BDO Puerto Rico: Puerto Rico is still dealing with the immediate fallout from Hurricane Maria. While there are likely to be long term negative economic impacts, there are also opportunities that will likely surface as the island rebuilds. Puerto Rico is the most attractive option for investors looking to be under U.S. federal law and work with the U.S. dollar while maximizing incentives under the existing and comprehensive Tax Incentives Act, which covers all major international industries impacting Latin America. Puerto Rico offers an attractive local market, a highly educated workforce and a strategic location within a U.S. jurisdiction from which to provide services throughout Latin America. The island is emerging quickly as an outstanding knowledge services hub both for online monitoring as well as digital content, software development, emerging markets, high-tech, aerospace and telecommunication-related operations like call centers. The investor benefits of operating within a U.S. jurisdiction while offering the tax benefits of a foreign tax jurisdiction have promoted the creation of several tax incentive acts to stimulate economic development and attract foreign direct investment (FDI) in the following sectors: manufacturing, tourism, export services, insurance, financial services, agriculture, hospitality and hotel development, and renewable energy.
What type of capital flow are you seeing coming into your country?
BDO Chile: Chile has seen market entry via acquisitions, with some of the larger deals involving pension funds, insurance companies and private funding to consolidate market participation. Digital transformations across industries have also impacted capital flow. There has been a perceived decrease in flows to more traditional mining players and an increased interest in mining technologies. Capital flows for 2016 were approximately 11 percent of GDP, nearly 10 percent of which was FDI. As seen in many parts of the world, there has been an increase in investments from China.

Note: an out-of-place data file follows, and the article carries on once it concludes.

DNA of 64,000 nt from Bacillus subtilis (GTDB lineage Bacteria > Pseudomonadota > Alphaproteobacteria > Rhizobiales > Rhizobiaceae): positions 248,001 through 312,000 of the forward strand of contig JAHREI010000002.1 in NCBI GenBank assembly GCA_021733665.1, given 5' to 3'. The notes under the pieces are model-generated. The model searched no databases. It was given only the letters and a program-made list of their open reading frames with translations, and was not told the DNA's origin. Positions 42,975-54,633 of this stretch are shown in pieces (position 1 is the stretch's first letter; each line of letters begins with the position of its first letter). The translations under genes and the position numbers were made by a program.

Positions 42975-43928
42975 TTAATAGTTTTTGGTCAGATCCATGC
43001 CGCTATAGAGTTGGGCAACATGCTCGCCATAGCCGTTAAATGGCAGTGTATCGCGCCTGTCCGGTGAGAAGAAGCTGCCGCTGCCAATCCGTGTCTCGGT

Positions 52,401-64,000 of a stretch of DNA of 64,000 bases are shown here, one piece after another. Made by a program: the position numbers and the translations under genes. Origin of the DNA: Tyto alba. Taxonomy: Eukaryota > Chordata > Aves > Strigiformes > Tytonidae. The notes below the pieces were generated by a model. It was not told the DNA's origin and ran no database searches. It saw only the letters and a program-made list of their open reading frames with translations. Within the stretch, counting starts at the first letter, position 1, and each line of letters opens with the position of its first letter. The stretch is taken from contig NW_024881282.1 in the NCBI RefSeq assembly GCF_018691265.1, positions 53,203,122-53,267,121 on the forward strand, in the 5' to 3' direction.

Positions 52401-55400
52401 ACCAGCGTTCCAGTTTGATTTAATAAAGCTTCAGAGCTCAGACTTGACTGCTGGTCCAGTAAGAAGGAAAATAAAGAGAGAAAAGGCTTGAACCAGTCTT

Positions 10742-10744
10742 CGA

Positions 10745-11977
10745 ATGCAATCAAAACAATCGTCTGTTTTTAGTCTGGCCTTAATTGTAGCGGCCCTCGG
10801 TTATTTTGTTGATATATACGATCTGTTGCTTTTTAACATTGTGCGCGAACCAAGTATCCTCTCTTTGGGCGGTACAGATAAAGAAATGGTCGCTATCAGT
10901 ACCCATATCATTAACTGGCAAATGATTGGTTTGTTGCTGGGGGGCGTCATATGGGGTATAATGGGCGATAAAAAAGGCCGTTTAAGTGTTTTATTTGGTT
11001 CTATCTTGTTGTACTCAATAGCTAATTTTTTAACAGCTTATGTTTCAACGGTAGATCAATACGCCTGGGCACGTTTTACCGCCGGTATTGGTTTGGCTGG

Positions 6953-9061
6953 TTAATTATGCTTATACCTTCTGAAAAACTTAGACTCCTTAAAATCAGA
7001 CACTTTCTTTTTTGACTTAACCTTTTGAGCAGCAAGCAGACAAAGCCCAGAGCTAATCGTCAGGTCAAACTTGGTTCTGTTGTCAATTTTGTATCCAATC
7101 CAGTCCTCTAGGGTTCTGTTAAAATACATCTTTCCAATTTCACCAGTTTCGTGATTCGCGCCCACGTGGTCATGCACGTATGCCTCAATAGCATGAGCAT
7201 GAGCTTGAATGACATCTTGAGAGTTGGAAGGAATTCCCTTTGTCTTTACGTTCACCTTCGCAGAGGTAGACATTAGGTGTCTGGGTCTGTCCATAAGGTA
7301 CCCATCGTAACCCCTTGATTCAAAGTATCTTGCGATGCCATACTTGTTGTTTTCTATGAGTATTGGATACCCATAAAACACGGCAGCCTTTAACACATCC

BDO Panama: Considering that electric energy is a rapidly growing industry, it is possible to expect more investment in businesses related to logistics services around the expansion of the Panama Canal. On the newly expanded canal, tolls for energy carriers have been lowered, allowing for a higher volume of large gas-carrying ships to pass through its waterways. International construction companies will also continue operations because of ongoing infrastructure programs. Many Mexican and British companies already have a significant stake in Panama’s telecommunications industry. As the number of telecom customers increases, it is probable that these companies will continue investing in telecommunications.
BDO Mexico: There’s been a steady stream of investments into Mexico, with accumulated capital commitments reaching more than $42 billion in 2016. Many expect commitments to surpass $60 billion in the coming years. We’ve seen various types of investors enter the market here in Mexico, including public retirement funds, funds of funds, development banks, family offices, sovereign wealth funds, private pension funds, insurance companies, multilateral agencies and university endowments. Mexico’s public Retirement Funds Administrators (AFORES) contribution increased three times from 2011 to 2016. The number of general partners engaged in fundraising and investing for private equity, venture capital, debt, infrastructure and energy, real estate and funds of funds has increased sevenfold from 2005 to 2016. Nearly half (44 percent) of the 168 active general partners in Mexico are foreign.